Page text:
Metadata is data that describes a book’s content and format and provides the information needed to buy and sell books. Here’s a handy glossary with some important terms and organizations so you too can speak fluent Metadata! These terms are selected from the glossary of The Metadata Handbook.
Barcode - an optical machine readable representation of data. The Bookland EAN is the most widely used international barcode format for publishing and encodes the ISBN and price. The Bookland EAN barcode is required for print books by many book retailers and wholesalers and is used for automated tracking of sales information and inventory control.
BISAC Subject Headings - the North American standard for categorizing books based on topical content or genre. They help determine where physical books are shelved and are very important for online bookselling in metadata organization and search. Bookseller databases use them to create lists of titles by subject and in algorithms that suggest similar titles to readers.
Book Industry Study Group (BISG) - an American, not-for-profit membership organization that supports the book publishing industry through the development of standards, best practices, research, and events. BookNet Canada performs a similar role in that country. BISG and BookNet Canada also administer Metadata Certification programs. These programs evaluate the quality of a publisher's or vendor's metadata files based on structure, content, and adherence to best practices. Compliance to industry standards is evaluated and ranked by expert advisers and results in the awarding of levels of certification that may be shared with trading partners to indicate proficiency in metadata creation and adherence to standards.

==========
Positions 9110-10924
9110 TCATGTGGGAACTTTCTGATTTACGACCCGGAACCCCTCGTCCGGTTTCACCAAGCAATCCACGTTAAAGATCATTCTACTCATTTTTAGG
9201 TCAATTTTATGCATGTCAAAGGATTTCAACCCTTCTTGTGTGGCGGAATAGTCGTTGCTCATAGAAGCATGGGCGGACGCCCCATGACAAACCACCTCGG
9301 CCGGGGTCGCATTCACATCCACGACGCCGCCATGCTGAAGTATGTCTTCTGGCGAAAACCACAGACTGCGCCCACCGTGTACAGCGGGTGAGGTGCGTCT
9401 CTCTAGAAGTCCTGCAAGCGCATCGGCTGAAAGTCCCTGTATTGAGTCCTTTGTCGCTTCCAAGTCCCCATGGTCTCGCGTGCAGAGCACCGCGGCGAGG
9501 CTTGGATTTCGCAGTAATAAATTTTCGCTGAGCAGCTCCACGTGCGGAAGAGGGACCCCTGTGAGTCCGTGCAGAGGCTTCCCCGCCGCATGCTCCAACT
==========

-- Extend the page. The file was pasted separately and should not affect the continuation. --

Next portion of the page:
Classification - is categorization and organization based on shared qualities or characteristics. In book metadata, this involves categorizing books using defined codes or subject lists (controlled vocabularies) to describe a book's content.
Controlled Vocabulary - a selected list of words and phrases used to reduce ambiguity and ensure consistency in description. BISAC Subject Headings, ONIX Code Lists, and Thema are examples of controlled vocabularies. Thema provides global standards for subject heading codes and was released in April 2013. Controlled vocabularies also provide consistency in interpretation of metadata transmitted and processed electronically. Words and phrases may also be represented by codes that further reduce error in machine interpretation. For example, the BISAC Subject Headings are also represented by codes, such as BUS090010, which has a literal translation of BUSINESS and ECONOMICS/E-Commerce/Internet Marketing. The ONIX Contributor Code A01 indicates that the contributor name provided is the author of the book. Other codes indicate, editor, illustrator, and other contributor roles. Controlled vocabularies make it more likely that someone seeking information would retrieve a relevant set of items in a search.